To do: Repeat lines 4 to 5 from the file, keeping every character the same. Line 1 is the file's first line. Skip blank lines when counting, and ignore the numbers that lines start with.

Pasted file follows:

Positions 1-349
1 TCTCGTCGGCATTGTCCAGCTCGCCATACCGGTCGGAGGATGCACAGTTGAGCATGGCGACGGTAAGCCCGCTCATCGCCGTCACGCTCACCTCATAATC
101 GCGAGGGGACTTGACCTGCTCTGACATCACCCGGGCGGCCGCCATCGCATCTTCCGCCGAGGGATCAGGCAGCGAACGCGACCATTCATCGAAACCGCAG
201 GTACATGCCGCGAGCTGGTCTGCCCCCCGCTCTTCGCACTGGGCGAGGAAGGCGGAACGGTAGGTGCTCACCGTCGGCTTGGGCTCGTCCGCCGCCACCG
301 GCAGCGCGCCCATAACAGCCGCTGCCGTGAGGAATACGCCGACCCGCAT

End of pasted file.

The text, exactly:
201 GTACATGCCGCGAGCTGGTCTGCCCCCCGCTCTTCGCACTGGGCGAGGAAGGCGGAACGGTAGGTGCTCACCGTCGGCTTGGGCTCGTCCGCCGCCACCG
301 GCAGCGCGCCCATAACAGCCGCTGCCGTGAGGAATACGCCGACCCGCAT